When four fellow council members once again shot down a bid to re-appoint Parking Authority Treasurer Joe Catalano, Mayor McCarthy showed his frustration after the meeting by firing off some tough accusations against them.
“This is baloney,” he said. “[The voting is] not coming from them, it’s coming from the Democratic Chair.”
McCarthy was referring to Democratic Party Chairman Pete Strumolo who, he says, is striving to influence the council’s votes in order to gain an upper hand politically.
“[Councilmen] Venezia, Joanow, Chalet and Bernard -- these four are just doing whatever he says,” McCarthy stated. “[Strumolo’s] object is to maintain use of the vendors to raise funds for his elections.”
McCarthy contends that Strumolo himself sought Catalano’s post, one that involves managing a $15 million bond. The mayor says Strumolo’s efforts were unsuccessful and now “The chairman doesn’t want [Catalano] in there because he thinks he’s my guy.”
Over the course of several weeks the council has resisted McCarthy’s attempts to re-appoint Catalano, even . Last night McCarthy made a motion that Catalano serve a one-year only term. Again, the council blocked it.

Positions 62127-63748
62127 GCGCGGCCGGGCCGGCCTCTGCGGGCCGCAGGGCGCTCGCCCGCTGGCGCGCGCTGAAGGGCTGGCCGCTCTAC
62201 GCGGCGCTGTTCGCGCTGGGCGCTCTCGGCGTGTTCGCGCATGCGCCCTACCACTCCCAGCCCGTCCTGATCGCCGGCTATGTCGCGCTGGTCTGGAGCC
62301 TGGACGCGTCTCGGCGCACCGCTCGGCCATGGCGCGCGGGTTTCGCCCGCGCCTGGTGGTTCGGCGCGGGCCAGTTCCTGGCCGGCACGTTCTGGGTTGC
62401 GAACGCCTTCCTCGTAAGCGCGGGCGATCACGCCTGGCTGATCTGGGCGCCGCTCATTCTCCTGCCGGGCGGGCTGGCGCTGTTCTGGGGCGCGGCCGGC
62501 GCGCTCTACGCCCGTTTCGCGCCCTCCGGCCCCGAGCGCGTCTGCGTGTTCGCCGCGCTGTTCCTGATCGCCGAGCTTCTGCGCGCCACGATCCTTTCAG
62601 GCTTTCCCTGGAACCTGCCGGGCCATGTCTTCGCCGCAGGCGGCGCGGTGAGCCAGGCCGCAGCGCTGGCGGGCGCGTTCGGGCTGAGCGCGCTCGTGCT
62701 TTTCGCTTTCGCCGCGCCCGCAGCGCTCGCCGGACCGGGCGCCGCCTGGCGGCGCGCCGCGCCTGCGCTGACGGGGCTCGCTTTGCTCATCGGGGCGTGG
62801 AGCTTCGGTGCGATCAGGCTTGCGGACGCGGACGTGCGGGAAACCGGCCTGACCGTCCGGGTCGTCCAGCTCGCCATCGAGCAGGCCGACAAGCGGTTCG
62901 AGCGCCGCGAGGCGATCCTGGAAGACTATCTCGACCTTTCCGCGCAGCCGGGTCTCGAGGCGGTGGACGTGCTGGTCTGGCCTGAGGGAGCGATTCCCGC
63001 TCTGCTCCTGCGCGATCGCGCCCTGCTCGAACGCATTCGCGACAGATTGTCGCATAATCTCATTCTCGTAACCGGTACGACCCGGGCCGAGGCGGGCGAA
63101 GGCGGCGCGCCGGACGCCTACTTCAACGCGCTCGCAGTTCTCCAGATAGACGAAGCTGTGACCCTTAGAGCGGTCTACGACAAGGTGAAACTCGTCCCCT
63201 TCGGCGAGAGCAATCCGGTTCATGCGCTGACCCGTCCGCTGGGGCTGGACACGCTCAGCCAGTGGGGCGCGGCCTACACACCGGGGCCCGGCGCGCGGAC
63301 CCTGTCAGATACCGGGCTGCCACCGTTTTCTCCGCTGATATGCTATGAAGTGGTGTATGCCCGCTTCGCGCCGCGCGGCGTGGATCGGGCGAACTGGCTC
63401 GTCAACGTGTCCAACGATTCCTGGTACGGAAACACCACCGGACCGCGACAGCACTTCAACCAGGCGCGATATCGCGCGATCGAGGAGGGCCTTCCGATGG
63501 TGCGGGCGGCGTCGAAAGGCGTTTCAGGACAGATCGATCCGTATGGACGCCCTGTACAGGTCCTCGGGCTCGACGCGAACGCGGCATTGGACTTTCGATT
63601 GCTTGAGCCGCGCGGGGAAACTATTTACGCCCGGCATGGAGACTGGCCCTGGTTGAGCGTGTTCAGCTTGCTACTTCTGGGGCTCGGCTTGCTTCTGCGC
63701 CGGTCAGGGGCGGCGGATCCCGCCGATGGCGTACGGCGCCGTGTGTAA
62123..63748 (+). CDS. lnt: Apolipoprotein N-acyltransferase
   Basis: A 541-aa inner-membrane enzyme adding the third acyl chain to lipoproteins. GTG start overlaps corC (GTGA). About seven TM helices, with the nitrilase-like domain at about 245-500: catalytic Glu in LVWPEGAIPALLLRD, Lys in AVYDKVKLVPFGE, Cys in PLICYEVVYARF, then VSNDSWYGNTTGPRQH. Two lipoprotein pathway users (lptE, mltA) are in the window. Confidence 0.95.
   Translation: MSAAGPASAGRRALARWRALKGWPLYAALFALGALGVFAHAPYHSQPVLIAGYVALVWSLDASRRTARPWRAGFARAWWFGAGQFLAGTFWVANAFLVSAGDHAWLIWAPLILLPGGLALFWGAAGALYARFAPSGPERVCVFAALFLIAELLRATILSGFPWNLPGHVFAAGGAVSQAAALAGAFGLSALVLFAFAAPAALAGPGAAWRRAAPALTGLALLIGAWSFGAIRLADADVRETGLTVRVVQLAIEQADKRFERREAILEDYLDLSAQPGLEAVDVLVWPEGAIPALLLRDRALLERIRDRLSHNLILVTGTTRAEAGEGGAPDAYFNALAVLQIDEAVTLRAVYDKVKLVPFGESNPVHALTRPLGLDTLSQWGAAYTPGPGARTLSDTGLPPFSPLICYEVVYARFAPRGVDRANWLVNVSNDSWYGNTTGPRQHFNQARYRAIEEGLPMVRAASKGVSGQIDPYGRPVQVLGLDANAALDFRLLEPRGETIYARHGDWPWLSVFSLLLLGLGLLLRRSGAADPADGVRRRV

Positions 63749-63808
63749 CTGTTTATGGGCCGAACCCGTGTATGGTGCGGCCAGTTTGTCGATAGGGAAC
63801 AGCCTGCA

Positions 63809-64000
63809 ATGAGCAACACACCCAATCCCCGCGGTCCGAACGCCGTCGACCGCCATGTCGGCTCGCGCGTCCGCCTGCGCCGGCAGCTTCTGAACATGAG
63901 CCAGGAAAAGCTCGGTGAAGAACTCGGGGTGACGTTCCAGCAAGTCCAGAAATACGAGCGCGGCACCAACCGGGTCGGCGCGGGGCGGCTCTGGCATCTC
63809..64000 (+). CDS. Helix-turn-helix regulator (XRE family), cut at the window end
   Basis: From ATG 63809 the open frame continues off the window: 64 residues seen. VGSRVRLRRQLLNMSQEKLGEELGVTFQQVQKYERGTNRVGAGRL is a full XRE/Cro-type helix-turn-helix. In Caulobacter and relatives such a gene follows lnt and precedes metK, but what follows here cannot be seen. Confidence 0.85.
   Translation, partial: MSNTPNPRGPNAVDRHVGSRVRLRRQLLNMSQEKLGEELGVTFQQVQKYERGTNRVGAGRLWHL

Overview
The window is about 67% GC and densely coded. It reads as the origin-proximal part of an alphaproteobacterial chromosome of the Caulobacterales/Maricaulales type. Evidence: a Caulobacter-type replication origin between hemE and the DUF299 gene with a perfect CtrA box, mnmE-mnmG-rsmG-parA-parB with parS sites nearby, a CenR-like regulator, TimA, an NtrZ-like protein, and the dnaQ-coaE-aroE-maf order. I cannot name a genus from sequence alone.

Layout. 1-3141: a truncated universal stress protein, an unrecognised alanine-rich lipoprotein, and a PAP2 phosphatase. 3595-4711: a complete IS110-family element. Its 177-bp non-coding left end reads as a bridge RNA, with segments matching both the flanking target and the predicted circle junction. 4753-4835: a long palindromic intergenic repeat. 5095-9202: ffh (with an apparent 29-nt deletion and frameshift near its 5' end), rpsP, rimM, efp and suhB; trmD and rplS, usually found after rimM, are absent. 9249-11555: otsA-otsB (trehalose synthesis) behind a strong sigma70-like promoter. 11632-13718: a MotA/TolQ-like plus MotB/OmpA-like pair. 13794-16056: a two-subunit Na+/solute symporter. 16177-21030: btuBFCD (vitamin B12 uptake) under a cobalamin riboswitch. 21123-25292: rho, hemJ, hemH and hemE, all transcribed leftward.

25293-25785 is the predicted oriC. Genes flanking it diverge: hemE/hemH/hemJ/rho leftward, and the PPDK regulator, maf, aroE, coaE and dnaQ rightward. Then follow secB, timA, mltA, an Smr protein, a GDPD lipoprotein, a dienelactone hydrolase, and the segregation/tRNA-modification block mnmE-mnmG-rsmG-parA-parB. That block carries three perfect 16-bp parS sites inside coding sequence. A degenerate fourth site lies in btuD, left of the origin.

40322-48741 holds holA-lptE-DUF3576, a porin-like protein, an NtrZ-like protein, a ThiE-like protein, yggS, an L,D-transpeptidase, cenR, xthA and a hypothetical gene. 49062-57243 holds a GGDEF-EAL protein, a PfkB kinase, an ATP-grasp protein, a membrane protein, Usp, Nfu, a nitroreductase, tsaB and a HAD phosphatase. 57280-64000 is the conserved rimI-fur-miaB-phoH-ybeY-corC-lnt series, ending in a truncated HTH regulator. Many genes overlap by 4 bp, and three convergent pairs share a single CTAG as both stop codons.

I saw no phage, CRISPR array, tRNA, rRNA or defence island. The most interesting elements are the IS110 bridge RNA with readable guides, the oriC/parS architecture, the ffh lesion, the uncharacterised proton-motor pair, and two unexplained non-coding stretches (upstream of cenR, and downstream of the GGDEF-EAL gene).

“The gentleman [Catalano] is well-qualified and has provided seven years of service; he’s served the township well,” Councilman Nick Joanow admitted during the meeting. “But I’d like to ask for someone else.”
For his part, Carlos Bernard said he voted against Catalano because he never saw his resume. Both McCarthy and Hamilton questioned the verity of his statement, insisting the council members had been emailed Catalano’s resume ahead of time.
“Fear is a horrible thing,” McCarthy fumed. Bernard denied he was fearful and said he was acting with due diligence.
“This a farce,” Hamilton cut in, saying the opposite was true. “We have seasoned people, good people. Not to come up with sound reasoning to keep them [in their positions] is beyond me.”
Following the tense exchange, another potentially controversial issue was raised: non-partisan elections.
Hamilton’s motion to “explore the possibility of a non-partisan election” was met with silence and failed to move, despite votes in favor from Joanow, Hamilton, and McCarthy. Councilors Bernard, Chalet, Venezia and Dunigan all voted no.
This too, McCarthy insisted after the meeting, was a result of Strumolo’s influence.
“The Chairman doesn’t want a non-partisan election because he would lose all his power," he told Patch. "If you take away the partisan elections, this town would run completely different.”